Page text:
Friday, January 29, 2010

Video, Transcript: Obama and Republicans Spar in Q&A (1-29-10)

Judge for yourself whether there was any partisanship hope coming from this get-togehter.

in reference to:

"CONGRESSMAN RYAN: I would simply say that automatic stabilizer spending is mandatory spending. The discretionary spending, the bills that Congress signs that you sign into law, that has increased 84 percent. THE PRESIDENT: We'll have a longer debate on the budget numbers, all right? CONGRESSMAN PENCE: Shelley Moore Capito, West Virginia. CONGRESSWOMAN CAPITO: Thank you, Mr. President, for joining us here today. As you said in the State of the Union address on Wednesday, jobs and the economy are number one. And I think everyone in this room, certainly I, agree with you on that. I represent the state of West Virginia. We're resource-rich. We have a lot of coal and a lot of natural gas. But our -- my miners and the folks who are working and those who are unemployed are very concerned about some of your policies in these areas: cap and trade, an aggressive EPA, and the looming prospect of higher taxes. In our minds, these are job-killing policies. So I'm asking you if you would be willing to re-look at some of these policies, with a high unemployment and the unsure economy that we have now, to assure West Virginians that you're listening. THE PRESIDENT: Look, I listen all the time, including to your governor, who's somebody who I enjoyed working with a lot before the campaign and now that I'm President. And I know that West Virginia struggles with unemployment, and I know how important coal is to West Virginia and a lot of the natural resources there. That's part of the reason why I've said that we need a comprehensive energy policy that sets us up for a long-term future. For example, nobody has been a bigger promoter of clean coal technology than I am. Testament to that, I ended up being in a whole bunch of advertisements that you guys saw all the time about investing in ways for us to burn coal more cleanly. I've said that I'm a promoter of nuclear energy, something that I think over the last three decades has been subject to a lot of partisan wrangling and ideological wrangling. I don't think it makes sense. I think that that has to be part of our energy mix. I've said that I am supportive -- and I said this two nights ago at the State of the Union -- that I am in favor of increased production. So if you look at the ideas that this caucus has, again with respect to energy, I'm for a lot of what you said you are for."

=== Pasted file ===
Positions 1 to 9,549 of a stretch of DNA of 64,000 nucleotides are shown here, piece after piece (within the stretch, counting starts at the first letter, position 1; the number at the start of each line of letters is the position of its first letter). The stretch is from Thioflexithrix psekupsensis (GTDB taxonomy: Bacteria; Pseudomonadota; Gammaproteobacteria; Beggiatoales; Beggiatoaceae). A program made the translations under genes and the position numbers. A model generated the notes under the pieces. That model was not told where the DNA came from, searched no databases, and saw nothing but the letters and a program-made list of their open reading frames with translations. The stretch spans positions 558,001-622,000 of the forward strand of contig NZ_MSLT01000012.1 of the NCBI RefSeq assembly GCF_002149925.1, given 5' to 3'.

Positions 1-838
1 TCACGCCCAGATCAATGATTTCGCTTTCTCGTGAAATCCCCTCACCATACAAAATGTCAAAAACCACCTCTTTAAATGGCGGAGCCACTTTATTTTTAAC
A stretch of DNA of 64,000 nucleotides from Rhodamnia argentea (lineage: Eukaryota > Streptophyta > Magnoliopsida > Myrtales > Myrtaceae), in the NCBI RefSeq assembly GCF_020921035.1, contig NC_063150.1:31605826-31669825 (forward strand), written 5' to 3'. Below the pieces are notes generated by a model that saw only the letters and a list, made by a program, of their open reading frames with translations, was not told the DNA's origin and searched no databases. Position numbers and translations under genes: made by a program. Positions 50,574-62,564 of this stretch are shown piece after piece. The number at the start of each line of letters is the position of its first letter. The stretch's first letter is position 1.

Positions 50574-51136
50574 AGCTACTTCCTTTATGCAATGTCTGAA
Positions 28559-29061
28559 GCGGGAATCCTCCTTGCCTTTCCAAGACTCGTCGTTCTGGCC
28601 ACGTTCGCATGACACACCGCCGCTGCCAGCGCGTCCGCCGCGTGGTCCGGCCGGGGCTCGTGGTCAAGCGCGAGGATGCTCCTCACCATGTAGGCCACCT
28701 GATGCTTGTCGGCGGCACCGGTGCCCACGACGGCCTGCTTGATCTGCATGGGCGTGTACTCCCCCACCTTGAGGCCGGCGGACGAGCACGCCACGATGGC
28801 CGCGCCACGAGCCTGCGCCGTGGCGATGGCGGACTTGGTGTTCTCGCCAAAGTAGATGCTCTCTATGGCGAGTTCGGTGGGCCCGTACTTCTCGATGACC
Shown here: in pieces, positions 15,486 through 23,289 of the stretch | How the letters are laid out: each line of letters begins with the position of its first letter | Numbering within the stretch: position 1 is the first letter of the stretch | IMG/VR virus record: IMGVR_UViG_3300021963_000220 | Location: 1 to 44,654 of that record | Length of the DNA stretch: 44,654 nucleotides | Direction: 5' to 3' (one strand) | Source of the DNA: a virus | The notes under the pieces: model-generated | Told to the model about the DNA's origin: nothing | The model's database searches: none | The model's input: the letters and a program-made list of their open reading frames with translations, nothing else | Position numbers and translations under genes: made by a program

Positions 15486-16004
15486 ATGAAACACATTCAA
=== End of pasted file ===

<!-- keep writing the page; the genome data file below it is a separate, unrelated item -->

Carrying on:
- Video, Transcript: Obama and Republicans Spar in Q&A (1-29-10) - Power To The People! (view on Google Sidewiki)

Video: Archaeologists Unearth Ancient Tomb in Mexico

Archaeologists in Mexico say they have unearthed an ancient tomb thought to date back to the Maya empire. Video found here.

Retiring Democratic Senator Says Obama Erred By Tackling Health Care First


Sen. Byron Dorgan, who announced he would not seek re-election in November, said Friday that President Obama should have focused his first year in office on improving the economy instead of pursuing health care reform.

In an interview that will air Sunday on C-SPAN, the North Dakota Democrat said Obama made a mistake, not because health care isn't important but because the timing wasn't good.

"Standing in a very deep hole, it's hard to reach as high as you need to reach in order to put together a proposal that can get through the Congress," he said. "I personally would have said, let's work exclusively on restarting the economic engine once again and putting people back to work."

Dorgan's rebuke echoed comments made by fellow Democrat Sen. Ben Nelson of Nebraska, who also said this month that Obama should have focused on jobs first.